|Fuentes-Granados, Roger - OKLAHOMA STATE UNIVERSITY|
|Wilson, Lester - IOWA STATE UNIVERSITY|
Submitted to: Journal of Essential Oil Research
Publication Type: Peer Reviewed Journal
Publication Acceptance Date: November 1, 1999
Publication Date: N/A
Interpretive Summary: Anise hyssop (Agastache foeniculum) is a perennial mint-family plant native to the northern Great Plains. It is cultivated as a nectar plant for honey bees and as an ornamental. There is increasing interest in this plant as an culinary herb and tea ingredient, and also as a source of aromatic compounds for flavoring and perfumery. But little is known about the genetic control of the major components of the aroma of anise hyssop. We conducted this study to help determine the genetic factors that control the production of myrcene, limonene, and methylchavicol, three of the most important aromatic compounds, and of total essential oils. We made controlled crosses between individual plants differing in their chemical composition, and two generations of offspring were then analyzed. Total essential oil production was found to be under the control of many genes with small, additive gene effects for four of the eight families of offspring studied, and each of the three major aromatic components is controlled by one to a few genes with recessive to additive effects. We also uncovered evidence suggesting that the parental anise hyssop population PI 561057 transmits a genetic factor or factors that suppress the overall production of major essential oils. These results will be useful for researchers who wish to breed or select populations of anise hyssop for improved production of aromatic compounds or for particular aromatic profiles.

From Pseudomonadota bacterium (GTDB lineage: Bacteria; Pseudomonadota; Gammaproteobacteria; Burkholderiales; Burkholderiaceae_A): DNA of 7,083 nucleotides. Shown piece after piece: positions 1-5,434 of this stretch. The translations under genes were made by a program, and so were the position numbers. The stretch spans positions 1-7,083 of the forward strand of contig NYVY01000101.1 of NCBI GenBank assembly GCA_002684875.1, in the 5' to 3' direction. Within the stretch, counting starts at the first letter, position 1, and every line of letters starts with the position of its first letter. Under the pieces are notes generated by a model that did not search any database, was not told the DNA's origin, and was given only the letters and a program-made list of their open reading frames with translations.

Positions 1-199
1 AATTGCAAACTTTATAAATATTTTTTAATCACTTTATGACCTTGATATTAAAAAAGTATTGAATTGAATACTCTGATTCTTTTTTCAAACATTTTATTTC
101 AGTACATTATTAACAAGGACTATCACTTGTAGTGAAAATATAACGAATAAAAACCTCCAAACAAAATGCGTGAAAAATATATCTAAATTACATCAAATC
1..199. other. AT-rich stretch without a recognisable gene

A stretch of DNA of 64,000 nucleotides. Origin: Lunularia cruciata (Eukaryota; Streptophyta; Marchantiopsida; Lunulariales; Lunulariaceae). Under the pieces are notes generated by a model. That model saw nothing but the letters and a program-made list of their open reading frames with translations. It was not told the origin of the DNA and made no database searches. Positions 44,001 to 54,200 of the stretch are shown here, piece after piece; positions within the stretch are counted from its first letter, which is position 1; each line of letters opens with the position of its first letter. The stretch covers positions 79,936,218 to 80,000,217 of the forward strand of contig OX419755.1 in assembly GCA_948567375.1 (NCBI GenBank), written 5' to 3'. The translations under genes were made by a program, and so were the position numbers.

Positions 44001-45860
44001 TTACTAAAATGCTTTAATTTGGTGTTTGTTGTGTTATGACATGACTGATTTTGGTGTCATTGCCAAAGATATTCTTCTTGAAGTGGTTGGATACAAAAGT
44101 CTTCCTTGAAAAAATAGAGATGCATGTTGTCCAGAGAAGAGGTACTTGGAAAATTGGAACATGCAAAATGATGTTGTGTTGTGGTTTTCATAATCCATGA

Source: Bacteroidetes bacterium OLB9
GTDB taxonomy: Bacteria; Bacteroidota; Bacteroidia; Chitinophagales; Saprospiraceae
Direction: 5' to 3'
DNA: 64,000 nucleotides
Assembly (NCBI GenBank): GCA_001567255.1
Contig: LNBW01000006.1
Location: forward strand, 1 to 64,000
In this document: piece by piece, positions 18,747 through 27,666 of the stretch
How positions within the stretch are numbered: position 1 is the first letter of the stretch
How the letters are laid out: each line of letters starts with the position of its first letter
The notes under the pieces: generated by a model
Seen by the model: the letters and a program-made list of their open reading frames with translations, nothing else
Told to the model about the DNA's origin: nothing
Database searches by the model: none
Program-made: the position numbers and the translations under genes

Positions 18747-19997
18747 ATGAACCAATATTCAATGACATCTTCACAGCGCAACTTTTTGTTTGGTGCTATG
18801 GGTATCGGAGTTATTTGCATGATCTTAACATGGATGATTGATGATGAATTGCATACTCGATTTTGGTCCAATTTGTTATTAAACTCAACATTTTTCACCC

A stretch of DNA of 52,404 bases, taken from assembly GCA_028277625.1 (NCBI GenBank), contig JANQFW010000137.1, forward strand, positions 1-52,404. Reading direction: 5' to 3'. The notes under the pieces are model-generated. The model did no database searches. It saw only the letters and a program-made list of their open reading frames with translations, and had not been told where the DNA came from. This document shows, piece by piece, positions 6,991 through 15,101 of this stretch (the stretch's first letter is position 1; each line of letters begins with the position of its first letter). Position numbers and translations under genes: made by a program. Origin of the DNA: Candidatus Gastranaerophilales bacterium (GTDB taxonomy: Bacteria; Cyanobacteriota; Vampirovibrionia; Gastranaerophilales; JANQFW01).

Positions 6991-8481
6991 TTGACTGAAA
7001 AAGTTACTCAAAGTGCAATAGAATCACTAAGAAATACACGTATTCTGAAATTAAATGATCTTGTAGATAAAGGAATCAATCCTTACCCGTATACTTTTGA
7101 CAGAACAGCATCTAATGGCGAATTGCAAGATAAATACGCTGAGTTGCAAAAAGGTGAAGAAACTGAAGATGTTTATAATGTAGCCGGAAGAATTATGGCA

Technical Abstract: Aromatic compounds are valuable secondary plant metabolites, and their synthesis is generally controlled through the interaction of genetic and environmental factors. Agastache is a genus of perennial plants in the mint family primarily native to North America. It produces aromatic oils that are used in foods, drugs, and perfumes. This study was conducted to elucidate the genetic control of total essential oil production in A. foeniculum and, more specifically, of the production of myrcene, limonene, and methylchavicol, three major components of its essential oils. Controlled crosses were made between individuals with different chemotypes, and F2 populations were analyzed for their composition of volatiles by using headspace gas chromatography. Total essential oil production was found to be under polygenic control with additive gene effects for four of eight families studied, and each of the three major components is controlled by one to a few genes with recessive to additive effects. Evidence is also presented suggesting that population PI 561057 transmits a genetic factor or factors that suppress the overall production of major essential oils.